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SpiderLabs Blog

ModSecurity Advanced Topic of the Week: Malware Link Removal

This is a follow-up post to ModSecurity Advanced Topic of the Week: Malware Link Detection in which we will highlight a new capability within ModSecurity v2.6 that allows for removal of data within response bodies.

Malware Link Identification

In the previous blog post, we should how you can use the new @gsbLookup operator to query a local Google Safe Browsing DB file to identify potential malware links within response bodies of your web traffic. While identifying malware links is obviously quite useful, the next logical question is - what do you want to do about it?

In the previous blog post, when the GSB rule identified a malware link within the response body, we isused a redirect action within ModSecurity.

SecGsbLookupDB GsbMalware.datSecRule RESPONSE_BODY "@gsbLookup =\"https?\:\/\/(.*?)\""   "phase:4,capture,log,redirect:http://www.example.com/,msg:'Bad url detected in RESPONSE_BODY (Google Safe Browsing Check)',logdata:'http://www.google.com/safebrowsing/diagnostic?site=%{tx.0}'"

This action does help to ensure that the end client does not recieve the response page with the infected link in it, however the end user experience is certianly still impacted as they have no real indication as to why they were suddednly redirected.

Malware Link Removal

What would be ideal from both a security and end user experience perspectives would be to sanitize the response bodies and remove the offending data while still delivering the page to the client.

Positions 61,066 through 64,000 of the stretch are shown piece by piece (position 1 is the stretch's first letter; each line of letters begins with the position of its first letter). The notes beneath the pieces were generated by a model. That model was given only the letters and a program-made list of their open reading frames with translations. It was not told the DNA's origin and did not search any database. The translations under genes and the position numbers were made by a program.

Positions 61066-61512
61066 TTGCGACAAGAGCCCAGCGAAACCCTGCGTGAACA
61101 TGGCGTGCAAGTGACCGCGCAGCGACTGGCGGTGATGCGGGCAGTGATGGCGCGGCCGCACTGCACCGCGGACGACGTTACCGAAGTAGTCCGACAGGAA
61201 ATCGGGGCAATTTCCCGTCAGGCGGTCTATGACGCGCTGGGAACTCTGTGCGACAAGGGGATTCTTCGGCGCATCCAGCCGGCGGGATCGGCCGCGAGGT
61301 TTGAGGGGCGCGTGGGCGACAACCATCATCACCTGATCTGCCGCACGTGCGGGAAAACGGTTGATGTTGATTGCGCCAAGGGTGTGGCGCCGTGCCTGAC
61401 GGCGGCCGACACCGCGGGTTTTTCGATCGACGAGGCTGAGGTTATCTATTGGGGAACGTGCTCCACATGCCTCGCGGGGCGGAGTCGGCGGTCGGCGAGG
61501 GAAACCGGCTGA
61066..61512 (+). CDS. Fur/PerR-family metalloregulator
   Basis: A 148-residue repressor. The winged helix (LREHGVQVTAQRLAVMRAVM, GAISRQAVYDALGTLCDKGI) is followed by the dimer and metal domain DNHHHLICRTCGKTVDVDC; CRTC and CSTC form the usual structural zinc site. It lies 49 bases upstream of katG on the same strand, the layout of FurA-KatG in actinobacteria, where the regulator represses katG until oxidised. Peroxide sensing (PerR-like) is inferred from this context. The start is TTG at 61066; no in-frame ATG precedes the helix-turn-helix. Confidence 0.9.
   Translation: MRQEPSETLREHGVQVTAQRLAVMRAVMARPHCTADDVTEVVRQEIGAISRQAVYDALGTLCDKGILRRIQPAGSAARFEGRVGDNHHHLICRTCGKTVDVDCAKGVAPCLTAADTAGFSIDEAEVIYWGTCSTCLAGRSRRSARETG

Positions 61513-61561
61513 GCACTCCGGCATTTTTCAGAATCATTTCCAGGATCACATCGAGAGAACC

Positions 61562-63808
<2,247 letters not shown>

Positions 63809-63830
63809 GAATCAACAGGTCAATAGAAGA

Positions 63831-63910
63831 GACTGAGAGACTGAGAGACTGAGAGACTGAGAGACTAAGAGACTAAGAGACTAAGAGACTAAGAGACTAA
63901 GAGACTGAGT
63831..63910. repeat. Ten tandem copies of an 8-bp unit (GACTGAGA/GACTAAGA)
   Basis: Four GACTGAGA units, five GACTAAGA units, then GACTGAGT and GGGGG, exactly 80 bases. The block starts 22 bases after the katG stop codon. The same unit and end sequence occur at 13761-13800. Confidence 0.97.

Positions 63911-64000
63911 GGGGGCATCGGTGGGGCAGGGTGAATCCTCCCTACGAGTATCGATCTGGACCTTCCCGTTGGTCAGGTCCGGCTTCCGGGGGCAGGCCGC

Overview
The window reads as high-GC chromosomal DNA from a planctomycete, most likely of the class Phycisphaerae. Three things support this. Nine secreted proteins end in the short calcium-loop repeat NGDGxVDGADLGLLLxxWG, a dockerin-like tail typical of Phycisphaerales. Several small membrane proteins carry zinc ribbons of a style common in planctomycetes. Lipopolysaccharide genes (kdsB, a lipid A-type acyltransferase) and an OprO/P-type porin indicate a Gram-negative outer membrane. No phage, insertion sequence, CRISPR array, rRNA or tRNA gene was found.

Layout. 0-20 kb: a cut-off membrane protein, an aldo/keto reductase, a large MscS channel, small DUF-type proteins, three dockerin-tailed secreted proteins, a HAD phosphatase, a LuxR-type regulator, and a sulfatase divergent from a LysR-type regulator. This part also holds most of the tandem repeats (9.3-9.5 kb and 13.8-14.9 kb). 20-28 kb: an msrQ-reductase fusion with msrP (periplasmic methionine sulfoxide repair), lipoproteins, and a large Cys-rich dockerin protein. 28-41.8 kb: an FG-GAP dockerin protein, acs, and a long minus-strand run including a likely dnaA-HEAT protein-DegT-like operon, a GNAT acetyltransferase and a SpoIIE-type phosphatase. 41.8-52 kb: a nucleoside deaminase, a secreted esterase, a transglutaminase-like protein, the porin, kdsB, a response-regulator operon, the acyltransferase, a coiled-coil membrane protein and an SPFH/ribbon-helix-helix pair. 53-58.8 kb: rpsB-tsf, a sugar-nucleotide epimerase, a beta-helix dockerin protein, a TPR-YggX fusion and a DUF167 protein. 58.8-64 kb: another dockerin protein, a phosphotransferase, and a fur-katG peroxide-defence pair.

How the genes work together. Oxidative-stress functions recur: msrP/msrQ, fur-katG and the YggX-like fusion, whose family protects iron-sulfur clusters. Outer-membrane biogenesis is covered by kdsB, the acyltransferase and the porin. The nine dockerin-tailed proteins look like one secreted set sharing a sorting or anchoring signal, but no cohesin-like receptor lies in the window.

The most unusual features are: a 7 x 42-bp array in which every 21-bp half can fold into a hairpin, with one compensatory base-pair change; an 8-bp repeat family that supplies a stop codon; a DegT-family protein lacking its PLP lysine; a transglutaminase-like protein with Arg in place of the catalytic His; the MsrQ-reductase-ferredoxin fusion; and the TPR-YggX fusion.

Data Substitution Operator (@rsub)

In the latest version of ModSecurity (2.6), we also introduced an extremely powerful new operator called @rsub which is short for RegEx Substitution. As the name indicates, this operator allows you to match variable data and then do a substitution. What makes this new operator even more powerful is that is has macro expansion capabilities. This is extremely useful when you need generic data matching (see below).

Modify Live Data (STREAM_OUTPUT_BODY variable)

The @rsub operator is really cool, but what makes this use-case possible is another new feature in ModSecurity v.2.6 and that is the new STREAM_OUTPUT_BODY variable which gives direct filter level access to the live data. Here is an updated ruleset that uses these new capabilities:

SecGsbLookupDB GsbMalware.datSecStreamOutBodyInspection OnSecContentInjection OnSecRule STREAM_OUTPUT_BODY "@gsbLookup \Whttps?\:\/\/(.*?)(\"|>)" "chain,phase:4,capture,log,pass,msg:'Bad url detected in RESPONSE_BODY (Google Safe Browsing Check)',logdata:'http://www.google.com/safebrowsing/diagnostic?site=%{tx.0}'"        SecRule STREAM_OUTPUT_BODY "@rsub s/%{tx.0}/MALICIOUS_URL_REMOVED/"

This ruleset will play Whack-a-Mole and actively swap out the malicious domains found within the GSB DB with the string MALICIOUS_URL_REMOVED in the response pages and still issue alert messages locally in ModSecurity so that security teams can investigate infected pages.

Live Examples

I decided to test out this new feature. The first step was to identify a site that was infected by LizaMoon malware links. After some quick google searches, I found the following site.

9590_6204eeff-9078-4f72-9391-ec1e9756b5f9

I then tested the new GSB data substitution capabilities by configuring my local browser to use my local Apache+ModSecurity server as a forward proxy. I then browsed to this same site. Here is a screenshot of the infected after being cleansed by ModSecurity:

11241_afe8dbc7-8715-430b-97bc-7b6b2836ea19

Conclusions

The ability to alter live http transactional data is a huge step foward, not only for ModSecurity, but for WAFs in general. This allows for much more flexibility in responding to issues vs. the limited choice of blocking the entire transaction. This particular use-case of removing malware links from infected pages is just the first example of this new feature. More to come...

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